Today marks the beginning of the biggest fight Obama faces to determine his climate change legacy. This morning, Environmental Protection Administrator Gina McCarthy, speaking at the National Press Club, proposed substantial limits on carbon dioxide for all new gas and coal-fired power plants.
The draft regulations, which would make it extremely hard to bring any new coal plants online, are not a huge environmental game-changer all by themselves. As Brad Plumer writes at Wonkblog, with natural gas prices as low as they are, utilities today aren’t planning many new coal plants. What makes these rules truly significant is that they will be the first to ever regulate the carbon-dioxide emissions of power plants, the largest cumulative source of emissions in the American economy. They thus set the stage for the more truly meaningful regulations Obama plans to introduce in his second term, on carbon-dioxide emissions from existing power plants. That makes them natural testing grounds for industry and environmental lobbyists—and for some of the same legal challenges that are expected to beset the draft rules to regulate existing power plants. The stakes are high for both sides. While the average natural gas plant today meets the proposed emissions limits for gas plants, of 1,000 pounds of carbon dioxide per megawatt-hour, the new rules limit new coal plants to emissions of 1,100 pounds of carbon dioxide per megawatt-hour. Existing coal plants average 1,768 pounds. Expect the phrase "war on coal" to get a lot of exercise in the coming months.
EPA regulations like these are the last, best option Obama has for making a big impact on the U.S.’s carbon output without the cooperation of Congress. And doing so is a dicey approach. These new draft rules, and the rules the EPA will release next year regarding existing power plants, rely on a 2007 Supreme Court ruling that compels the EPA to regulate carbon dioxide emissions if it finds they are harmful to humans. But as a big picture approach to carbon emissions, that’s a much shakier gambit than the cap-and-trade scheme that died in Congress in 2009 (and has, obviously, no chance of revival in this congress). As Coral Davenport reported at National Journal, the Clean Air Act, the law the Supreme Court interpreted as applying to carbon-dioxide emissions, was not designed to address climate change. The wording of these rules, then, is paramount to their ability to survive court challenges. The EPA has already delayed these rules once for fear that they were not likely to survive.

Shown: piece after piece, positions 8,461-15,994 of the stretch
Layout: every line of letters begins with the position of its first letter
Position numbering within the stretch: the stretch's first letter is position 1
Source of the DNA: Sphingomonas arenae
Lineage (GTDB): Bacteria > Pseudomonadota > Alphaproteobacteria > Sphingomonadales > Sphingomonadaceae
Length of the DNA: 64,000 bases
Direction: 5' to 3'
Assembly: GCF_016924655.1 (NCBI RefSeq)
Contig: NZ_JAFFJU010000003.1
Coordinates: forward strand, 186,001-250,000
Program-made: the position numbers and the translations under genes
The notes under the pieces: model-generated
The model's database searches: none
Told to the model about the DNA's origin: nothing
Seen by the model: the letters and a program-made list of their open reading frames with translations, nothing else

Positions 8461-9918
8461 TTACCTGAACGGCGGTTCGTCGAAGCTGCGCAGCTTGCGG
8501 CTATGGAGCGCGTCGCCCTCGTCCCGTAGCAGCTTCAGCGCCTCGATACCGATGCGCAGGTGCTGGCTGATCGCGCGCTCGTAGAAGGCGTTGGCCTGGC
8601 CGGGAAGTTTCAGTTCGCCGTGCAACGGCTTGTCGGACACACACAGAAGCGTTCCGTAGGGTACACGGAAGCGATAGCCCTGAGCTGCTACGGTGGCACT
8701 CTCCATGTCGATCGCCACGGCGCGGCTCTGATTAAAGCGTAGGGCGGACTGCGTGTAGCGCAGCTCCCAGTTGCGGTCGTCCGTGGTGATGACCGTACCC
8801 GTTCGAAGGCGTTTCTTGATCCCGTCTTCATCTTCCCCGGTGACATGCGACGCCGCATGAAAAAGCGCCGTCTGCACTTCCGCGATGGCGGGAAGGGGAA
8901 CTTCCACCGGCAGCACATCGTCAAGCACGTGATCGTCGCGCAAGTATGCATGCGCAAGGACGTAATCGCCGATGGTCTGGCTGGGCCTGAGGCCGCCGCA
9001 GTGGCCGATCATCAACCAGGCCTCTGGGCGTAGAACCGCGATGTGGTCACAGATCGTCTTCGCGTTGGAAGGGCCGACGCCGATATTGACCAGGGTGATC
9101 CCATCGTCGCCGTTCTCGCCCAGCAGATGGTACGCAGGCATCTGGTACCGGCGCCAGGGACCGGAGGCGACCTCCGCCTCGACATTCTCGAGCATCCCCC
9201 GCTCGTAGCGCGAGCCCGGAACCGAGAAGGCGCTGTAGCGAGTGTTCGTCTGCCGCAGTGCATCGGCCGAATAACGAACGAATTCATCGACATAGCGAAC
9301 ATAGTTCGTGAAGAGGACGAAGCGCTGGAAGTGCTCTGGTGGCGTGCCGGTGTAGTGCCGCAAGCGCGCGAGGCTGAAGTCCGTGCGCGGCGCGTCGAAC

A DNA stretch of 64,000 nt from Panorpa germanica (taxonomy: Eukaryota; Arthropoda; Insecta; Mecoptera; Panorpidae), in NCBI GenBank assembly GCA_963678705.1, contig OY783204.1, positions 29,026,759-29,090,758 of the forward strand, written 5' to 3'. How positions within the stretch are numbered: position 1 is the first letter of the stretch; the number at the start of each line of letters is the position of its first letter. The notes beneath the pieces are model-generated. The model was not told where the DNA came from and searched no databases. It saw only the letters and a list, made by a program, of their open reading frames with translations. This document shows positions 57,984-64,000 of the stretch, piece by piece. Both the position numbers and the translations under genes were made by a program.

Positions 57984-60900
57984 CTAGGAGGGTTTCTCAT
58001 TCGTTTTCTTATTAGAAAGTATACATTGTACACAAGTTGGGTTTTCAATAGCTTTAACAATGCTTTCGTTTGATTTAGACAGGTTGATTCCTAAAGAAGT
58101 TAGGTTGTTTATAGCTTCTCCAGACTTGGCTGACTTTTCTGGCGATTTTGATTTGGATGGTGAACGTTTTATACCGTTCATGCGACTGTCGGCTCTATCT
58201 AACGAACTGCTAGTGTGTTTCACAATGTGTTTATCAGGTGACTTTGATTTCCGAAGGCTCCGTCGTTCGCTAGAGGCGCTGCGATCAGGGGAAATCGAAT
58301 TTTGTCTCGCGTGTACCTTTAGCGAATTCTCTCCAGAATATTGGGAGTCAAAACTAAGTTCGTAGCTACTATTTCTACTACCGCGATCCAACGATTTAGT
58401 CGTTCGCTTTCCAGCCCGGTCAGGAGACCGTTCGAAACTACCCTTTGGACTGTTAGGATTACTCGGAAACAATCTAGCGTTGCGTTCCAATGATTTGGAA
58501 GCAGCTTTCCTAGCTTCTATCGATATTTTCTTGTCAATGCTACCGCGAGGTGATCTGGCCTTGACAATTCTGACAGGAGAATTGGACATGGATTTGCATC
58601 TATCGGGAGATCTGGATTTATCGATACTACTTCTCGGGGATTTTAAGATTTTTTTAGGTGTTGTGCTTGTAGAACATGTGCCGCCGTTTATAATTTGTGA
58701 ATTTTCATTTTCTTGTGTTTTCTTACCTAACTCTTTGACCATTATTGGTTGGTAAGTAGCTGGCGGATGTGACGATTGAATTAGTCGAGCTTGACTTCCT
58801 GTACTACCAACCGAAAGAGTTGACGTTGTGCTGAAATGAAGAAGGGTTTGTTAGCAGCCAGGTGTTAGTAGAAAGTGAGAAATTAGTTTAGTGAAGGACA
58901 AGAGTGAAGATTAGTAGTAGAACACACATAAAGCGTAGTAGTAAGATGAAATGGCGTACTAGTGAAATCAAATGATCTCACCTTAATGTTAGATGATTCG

The rules announced today now undergo a 60-day period in which they are open for public comments, which the EPA will consider when making any changes to the draft rules. Plumer has put together a fine primer on how, precisely the rules work—by requiring new power plants to demonstrate to the EPA that they can meet certain emissions standards before they are permitted. Any coal-fired plant built in the future will have to rely heavily on carbon capture technology—a nascent technology that is at present very expensive—to meet these limits. Notably, Plumer writes, “Power plants that can capture and store their carbon are initially expected to cost about 75 percent more than regular coal plants.” Obama officials hope the rules will be finalized by late 2014. At that point, opponents of the rules can have at them in court. And by then, an even more dizzying brawl over regulations for existing power plants will be underway—rules which really do have the potential to turn the lights off at polluting coal plants. If Obama really is at war with coal, call this the opening shots.
Molly Redden is a New Republic staff writer. Follow her on Twitter @mtredden.